DISCLAIMER: I cannot stress enough that what works for me may not be what works best for everyone. This is a “take it or leave it” thing!
*originally posted in Nov 2013*
Beside oiling the crap out the underneath of the car, I often slather every bolt head I see with anti-seize compound. You can also remove the bolts for a good proofing. The way this works is simple: dirt that stores humidity accumulates on top of the anti-seize but leaves your bolts and threads shielded from the elements. A quick rub off with a rag removes it when you need to work on the car. It also works wonders to prevent verdigris on battery terminals and grounds.
If you’re afraid of bolts getting loose when using anti-seize, simply add a lock washer underneath your bolt. Otherwise, make sure that you torque your bolts with about 15-25% less torque than the usual spec as the anti-seize factor affects the usual torque wrench feeling. Alternatively, you can use silicone or grease as well to seal your bolts up, but it’s harder to clean off when you need to work on the car. Silicone also makes for a weak thread locker but it’s usually enough to prevent vibration loosening. A twice yearly repeat for the anti-seize or grease treatment is more than enough in most cases, silicone is more permanent. Oh, and don’t constantly remove bolts in aluminum threads as those wear out quickly!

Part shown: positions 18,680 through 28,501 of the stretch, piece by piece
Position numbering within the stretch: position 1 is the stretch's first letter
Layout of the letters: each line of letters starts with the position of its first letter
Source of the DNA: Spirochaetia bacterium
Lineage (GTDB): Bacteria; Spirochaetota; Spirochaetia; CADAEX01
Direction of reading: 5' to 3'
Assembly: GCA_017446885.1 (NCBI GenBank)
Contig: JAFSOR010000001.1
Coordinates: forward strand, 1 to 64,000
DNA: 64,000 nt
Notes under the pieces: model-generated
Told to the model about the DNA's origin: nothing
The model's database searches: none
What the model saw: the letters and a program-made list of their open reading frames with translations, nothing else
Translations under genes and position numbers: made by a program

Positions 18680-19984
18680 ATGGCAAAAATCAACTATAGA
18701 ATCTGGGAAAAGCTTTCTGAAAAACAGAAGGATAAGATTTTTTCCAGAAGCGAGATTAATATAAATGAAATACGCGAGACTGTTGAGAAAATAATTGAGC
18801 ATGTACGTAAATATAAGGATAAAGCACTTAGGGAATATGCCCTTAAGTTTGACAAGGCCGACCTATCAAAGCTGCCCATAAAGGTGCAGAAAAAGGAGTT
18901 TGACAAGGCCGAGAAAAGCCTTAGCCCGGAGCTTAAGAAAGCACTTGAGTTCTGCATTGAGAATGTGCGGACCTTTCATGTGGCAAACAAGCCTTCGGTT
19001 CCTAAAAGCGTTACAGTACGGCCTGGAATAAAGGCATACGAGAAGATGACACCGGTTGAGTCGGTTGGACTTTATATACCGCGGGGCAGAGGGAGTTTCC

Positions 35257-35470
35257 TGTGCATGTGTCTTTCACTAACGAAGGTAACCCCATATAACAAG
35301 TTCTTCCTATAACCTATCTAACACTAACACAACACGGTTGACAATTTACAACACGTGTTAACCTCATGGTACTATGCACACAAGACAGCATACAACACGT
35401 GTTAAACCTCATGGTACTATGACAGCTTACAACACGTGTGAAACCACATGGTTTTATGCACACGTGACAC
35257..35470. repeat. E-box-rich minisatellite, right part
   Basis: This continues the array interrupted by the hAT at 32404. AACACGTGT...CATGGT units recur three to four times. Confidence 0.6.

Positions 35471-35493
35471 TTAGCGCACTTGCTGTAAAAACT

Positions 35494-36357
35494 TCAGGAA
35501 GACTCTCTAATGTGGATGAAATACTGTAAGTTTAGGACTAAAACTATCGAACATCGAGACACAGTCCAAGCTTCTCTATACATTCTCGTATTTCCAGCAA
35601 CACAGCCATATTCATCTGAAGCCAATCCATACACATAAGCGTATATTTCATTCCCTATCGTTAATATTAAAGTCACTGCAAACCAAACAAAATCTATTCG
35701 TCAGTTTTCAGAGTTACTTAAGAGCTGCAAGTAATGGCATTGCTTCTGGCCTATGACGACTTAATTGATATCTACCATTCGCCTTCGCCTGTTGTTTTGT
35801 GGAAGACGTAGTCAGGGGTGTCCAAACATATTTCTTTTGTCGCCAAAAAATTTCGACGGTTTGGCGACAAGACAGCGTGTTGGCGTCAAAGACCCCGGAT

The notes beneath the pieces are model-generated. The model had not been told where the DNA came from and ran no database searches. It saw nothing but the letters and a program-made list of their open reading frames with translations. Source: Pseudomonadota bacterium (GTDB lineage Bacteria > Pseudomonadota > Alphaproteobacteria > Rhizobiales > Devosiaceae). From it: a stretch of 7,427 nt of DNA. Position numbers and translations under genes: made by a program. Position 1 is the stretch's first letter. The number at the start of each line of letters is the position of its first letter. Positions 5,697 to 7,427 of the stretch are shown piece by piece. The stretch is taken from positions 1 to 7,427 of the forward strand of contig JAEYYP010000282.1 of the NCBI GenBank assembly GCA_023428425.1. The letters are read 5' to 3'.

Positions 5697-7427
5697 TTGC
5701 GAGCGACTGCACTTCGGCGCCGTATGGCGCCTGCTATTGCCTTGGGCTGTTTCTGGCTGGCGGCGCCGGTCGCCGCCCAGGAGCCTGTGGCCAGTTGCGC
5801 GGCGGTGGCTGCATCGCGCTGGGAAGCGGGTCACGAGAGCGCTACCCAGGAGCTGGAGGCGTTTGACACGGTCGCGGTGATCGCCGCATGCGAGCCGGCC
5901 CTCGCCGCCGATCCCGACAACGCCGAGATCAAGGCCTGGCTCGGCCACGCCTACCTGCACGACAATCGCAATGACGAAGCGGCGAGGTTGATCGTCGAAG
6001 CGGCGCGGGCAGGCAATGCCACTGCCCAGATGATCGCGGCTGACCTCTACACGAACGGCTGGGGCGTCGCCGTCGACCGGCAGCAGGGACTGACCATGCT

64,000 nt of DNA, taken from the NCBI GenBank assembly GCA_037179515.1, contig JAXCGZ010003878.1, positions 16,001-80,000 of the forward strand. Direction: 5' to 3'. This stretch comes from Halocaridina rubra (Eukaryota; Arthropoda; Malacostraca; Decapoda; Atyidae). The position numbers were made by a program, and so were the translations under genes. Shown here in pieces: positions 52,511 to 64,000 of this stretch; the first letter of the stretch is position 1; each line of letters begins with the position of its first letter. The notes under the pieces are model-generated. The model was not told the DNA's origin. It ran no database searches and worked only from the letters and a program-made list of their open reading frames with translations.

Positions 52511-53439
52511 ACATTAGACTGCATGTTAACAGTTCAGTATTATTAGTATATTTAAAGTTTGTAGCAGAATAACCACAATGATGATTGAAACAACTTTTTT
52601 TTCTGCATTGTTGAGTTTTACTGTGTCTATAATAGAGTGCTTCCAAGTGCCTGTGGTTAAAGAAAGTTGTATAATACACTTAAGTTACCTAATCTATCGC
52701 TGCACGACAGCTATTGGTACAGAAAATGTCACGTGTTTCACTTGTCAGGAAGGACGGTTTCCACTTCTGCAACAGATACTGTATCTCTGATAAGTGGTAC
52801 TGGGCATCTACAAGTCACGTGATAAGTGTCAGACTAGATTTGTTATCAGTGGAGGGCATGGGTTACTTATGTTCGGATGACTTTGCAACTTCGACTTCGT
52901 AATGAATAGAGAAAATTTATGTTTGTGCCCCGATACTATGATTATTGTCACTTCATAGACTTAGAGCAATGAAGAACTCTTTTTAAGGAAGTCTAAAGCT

In addition, I also use copper anti-seize on my highway tractor’s battery terminals. It helps to reduce and greatly slow the appearance of verdigris on them. It is simply a matter of removing as much exposure to air and the elements as possible. You can also use the same principle on grounding bolts. Since copper is a conductive for current, you don’t have to fear bad connectivity. Of course, you could do the same with conductive grease but I find the copper anti-seize option much cheaper to use. I repeat the process on a yearly basis.